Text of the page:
Landscape modelling of timber and habitat values is relatively well established in the literature, but habitat supply modelling to address operational issues in British Columbia is not well established. The reasons for this are uncertain as timber supply modelling, a related activity that projects simple indicators of fiber supply in relation to tree growth and constraint assumptions, is well established and is a clearly recognized tool that is used to shape critical aspects of forest management policy. In this proposal, we plan to: (1) enhance the capabilities of the TELSA landscape planning tool to incorporate and track stand-level information, (2) further develop the suite of landscape indicators to reflect current technical information and perspectives (e.g. for connectivity, see Moilanen and Nieminena 2002, Richards et al. 2002), (3) develop three case study applications that demonstrate the utility of landscape-level habitat supply modelling in addressing operational issues, (4) synthesize the approaches and outcomes from the three case studies and the published literature to develop general habitat supply management principles that have application beyond the limited scope of the three case studies, (5) communicate the results of the project to operational foresters and planners via meetings, workshops, field discussions and a SIFR extension note, and (6) communicate project results to the broader scientific community through a peer-reviewed publication and presentations at universities and conferences.
Our case study applications will focus on three current operational issues:
(1) The short and long-term consequences of multi-stand retention options in mountain pine beetle salvage areas. Salvage harvesting of forests affected by wildfire or insect attack has become controversial, as large areas are salvage logged to reduce economic losses. Although little can be done to diminish the extent of tree mortality, the extent and nature of salvage harvesting remain an issue (Foster and Orwig 2003, Hutto 2006, Lindenmayer and Noss 2006, Lindenmayer and Ough 2006, Noss and Lindenmayer 2006, Reeves et al. 2006, Schmiegelow et al. 2006).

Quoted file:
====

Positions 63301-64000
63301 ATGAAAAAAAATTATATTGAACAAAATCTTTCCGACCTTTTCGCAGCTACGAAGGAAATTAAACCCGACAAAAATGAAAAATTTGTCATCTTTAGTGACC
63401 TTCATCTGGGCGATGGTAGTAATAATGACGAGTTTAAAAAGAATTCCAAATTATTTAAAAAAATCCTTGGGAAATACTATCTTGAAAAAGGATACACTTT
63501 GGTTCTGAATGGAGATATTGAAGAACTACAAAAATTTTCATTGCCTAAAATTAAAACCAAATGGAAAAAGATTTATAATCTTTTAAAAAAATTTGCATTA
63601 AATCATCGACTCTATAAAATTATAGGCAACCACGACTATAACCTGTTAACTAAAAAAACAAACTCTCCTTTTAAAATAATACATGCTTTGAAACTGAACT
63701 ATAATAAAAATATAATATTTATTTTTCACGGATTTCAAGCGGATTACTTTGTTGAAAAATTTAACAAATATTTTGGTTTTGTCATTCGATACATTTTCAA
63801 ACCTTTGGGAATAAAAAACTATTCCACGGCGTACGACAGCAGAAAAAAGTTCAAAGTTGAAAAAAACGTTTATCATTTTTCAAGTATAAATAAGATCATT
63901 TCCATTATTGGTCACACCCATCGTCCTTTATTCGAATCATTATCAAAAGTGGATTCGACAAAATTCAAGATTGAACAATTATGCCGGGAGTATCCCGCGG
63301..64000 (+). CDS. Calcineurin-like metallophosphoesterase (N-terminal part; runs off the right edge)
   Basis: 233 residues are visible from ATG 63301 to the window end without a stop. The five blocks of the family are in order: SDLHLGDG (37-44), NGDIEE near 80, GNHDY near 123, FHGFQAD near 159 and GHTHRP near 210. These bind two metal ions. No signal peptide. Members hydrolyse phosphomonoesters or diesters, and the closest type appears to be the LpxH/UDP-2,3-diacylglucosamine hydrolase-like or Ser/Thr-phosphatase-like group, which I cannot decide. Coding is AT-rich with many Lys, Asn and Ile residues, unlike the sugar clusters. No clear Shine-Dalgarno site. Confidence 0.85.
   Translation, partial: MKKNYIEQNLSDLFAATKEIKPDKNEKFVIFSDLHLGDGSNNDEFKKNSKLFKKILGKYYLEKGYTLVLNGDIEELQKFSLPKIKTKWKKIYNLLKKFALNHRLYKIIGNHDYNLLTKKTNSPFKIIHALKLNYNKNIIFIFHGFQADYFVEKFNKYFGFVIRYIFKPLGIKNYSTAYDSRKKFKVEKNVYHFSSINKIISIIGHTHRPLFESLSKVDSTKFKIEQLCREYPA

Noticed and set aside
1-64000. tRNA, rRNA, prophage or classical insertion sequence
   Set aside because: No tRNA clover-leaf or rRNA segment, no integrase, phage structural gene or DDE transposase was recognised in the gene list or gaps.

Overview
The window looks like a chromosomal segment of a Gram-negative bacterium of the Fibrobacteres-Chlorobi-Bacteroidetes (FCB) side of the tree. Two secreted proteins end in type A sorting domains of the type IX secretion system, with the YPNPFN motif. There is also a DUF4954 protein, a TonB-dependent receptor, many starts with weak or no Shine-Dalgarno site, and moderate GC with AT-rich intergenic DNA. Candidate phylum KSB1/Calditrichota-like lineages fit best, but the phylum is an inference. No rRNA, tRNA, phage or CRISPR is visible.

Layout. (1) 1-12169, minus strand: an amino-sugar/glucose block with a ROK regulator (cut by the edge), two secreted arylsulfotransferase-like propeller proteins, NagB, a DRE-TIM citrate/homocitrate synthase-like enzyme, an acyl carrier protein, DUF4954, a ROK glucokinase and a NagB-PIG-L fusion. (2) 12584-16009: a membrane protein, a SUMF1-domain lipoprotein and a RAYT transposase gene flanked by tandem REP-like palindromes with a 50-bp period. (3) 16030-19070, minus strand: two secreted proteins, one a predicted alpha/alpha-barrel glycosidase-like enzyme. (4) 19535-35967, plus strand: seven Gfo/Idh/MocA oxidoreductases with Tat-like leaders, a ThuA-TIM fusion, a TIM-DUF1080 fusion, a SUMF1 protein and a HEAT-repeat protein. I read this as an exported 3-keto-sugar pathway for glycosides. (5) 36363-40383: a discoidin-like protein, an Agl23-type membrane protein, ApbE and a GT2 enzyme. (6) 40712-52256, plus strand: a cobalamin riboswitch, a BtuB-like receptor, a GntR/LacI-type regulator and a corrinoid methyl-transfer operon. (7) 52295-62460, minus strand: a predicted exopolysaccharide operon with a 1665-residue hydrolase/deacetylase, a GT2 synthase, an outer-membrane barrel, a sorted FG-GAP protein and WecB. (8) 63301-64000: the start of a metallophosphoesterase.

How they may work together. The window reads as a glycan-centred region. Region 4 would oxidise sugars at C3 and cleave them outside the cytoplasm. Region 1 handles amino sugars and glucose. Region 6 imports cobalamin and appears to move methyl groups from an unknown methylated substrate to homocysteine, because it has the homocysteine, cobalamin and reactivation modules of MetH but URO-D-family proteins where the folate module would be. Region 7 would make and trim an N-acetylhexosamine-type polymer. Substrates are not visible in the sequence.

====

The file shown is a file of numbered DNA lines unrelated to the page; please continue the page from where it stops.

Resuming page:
(2) Developing balanced approaches to managing dry forest ecosystems for timber, forage, forest fuels and wildlife habitat and biodiversity values. Dry forest management (Covington and Moore 1994, Shinneman and Baker 1997, Noss et al. 2006, Parr and Andersen 2006) represents many challenges due to the frequent proximity of these forests to urban areas, and their long history of management (or mismanagement) for desired commodities. Dry forest management in southern BC is facing challenges and represents a clear opportunity for applying habitat supply modelling at the landscape level to illustrate options and their likely consequences for multiple values.
(3) Approaches to landscape-level habitat management in mountain caribou early winter range have received much emphasis in recent years as herds continue to decline over most of their current range (Stevenson et al. 2001, Wittmer et al. 2005, McNay 2006). Our approach to incorporating stand structure information into the TELSA landscape model will allow for the development of management scenarios that seek to balance timber extraction, the maintenance of adequate arboreal lichen substrate, avoiding the increase of forage species for ungulates such as moose and deer, and the maintenance or creation of landscape patterns that diminish the interspersion of seral conditions in high elevation forest.
|Related projects:  FSP_Y081282,  FSP_Y103282|
|Annual report (9Kb)|
Updated August 16, 2010
Please direct questions or comments regarding publications to For.Prodres@gov.bc.ca